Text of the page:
By Joe Moore
Things just keep on changing.
Back in August, my blog post Goin’ Through Them Changes was about how after 26 years I canceled my subscription to the local newspaper (South Florida Sun-Sentinel) in favor of a digital subscription. I now sip my Dunkin Donuts coffee each morning while reading the paper on my computer screen. Among the many advantages to digital over paper, there’s no recycling to the curb each week, no need to chop down trees, and no ink on my fingers. Since my August post I’ve discovered that many newspapers around the country including The New York Times are now offering digital-only subscriptions. The only thing missing is the thumping sound of the morning edition hitting my hard drive at 5:30 AM like it used to sound when the guy tossed the paper on my driveway.
In September, one of my posts was called The Great MMPB Vanishing Act about an article in The New York Times on the decrease in sales of mass market paperbacks and the growth of ebooks. Some say ebooks are the new MMPB.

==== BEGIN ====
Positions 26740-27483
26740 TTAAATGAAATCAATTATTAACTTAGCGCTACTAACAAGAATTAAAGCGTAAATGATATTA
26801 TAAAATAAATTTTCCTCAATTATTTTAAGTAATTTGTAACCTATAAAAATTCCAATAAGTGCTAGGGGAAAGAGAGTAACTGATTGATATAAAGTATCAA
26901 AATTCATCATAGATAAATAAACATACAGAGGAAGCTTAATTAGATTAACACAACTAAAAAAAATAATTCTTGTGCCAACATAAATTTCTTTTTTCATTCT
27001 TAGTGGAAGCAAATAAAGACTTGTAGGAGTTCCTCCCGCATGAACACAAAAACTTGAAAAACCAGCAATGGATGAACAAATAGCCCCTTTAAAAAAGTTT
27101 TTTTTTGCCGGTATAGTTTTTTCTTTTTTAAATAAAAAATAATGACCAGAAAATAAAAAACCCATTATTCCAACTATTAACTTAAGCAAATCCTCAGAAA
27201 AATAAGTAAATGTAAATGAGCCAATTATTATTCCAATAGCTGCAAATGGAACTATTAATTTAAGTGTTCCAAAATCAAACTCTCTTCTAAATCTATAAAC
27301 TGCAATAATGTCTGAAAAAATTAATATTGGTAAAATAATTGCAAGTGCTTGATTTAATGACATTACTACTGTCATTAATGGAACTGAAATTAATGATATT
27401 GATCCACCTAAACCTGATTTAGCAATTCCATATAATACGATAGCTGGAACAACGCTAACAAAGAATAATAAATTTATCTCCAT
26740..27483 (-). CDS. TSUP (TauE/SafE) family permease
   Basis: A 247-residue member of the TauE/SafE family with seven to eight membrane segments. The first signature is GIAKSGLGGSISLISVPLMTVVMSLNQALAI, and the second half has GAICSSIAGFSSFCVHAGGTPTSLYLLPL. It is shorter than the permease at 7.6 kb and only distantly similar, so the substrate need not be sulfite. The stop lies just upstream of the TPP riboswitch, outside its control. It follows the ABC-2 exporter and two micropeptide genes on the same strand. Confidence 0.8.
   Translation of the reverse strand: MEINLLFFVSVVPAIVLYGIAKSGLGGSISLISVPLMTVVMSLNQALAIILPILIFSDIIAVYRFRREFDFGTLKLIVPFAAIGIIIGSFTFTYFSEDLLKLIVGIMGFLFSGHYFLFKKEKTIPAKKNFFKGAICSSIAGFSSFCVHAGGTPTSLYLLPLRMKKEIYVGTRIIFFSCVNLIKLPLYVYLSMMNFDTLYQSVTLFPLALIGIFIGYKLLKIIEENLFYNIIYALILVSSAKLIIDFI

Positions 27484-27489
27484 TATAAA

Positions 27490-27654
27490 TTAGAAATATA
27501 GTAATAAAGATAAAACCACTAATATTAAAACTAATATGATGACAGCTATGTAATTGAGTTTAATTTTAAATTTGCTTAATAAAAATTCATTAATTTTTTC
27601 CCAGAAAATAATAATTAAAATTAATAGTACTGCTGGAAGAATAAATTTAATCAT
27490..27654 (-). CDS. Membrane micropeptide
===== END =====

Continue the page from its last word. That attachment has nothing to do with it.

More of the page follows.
Later on in September, I posted a blog called More Signs of the Times about a piece in The Economist on the slump of hardcover sales and the continued rise of ebooks. Are you seeing an industry trend here?
Well, this weekend I read about another ebook development that I think is equally exciting. Yet another sign of the times. Libraries in South and Central Florida now offer anyone with a library card free ebooks downloaded to their Kindle, Sony, Nook, laptop, desktop, iPhones, iPads and . . . well the list of devices goes on and on. Library patrons can check out up to 10 titles at a time and have 21 days to read each. Free Kindle downloads are issued directly from your Amazon account and include current bestsellers and new releases. My library has over 16,000 ebook titles and close to 9,000 audio books with the list growing all the time. Videos are available, too.
Here’s more good news for just about everyone. You can borrow Kindle books from over 11,000 libraries in the U.S. Chances are your local library already has this feature or will soon. So check it out and check out a free book. You can download the book in seconds and have plenty of time to read it.
What do you think of this latest development? Are you already reading ebooks free from your library on your Kindle, Nook or iPad? If not, do you intend to look into it? Will it affect or change your reading habits? Where do you think this is all leading? Happy reading!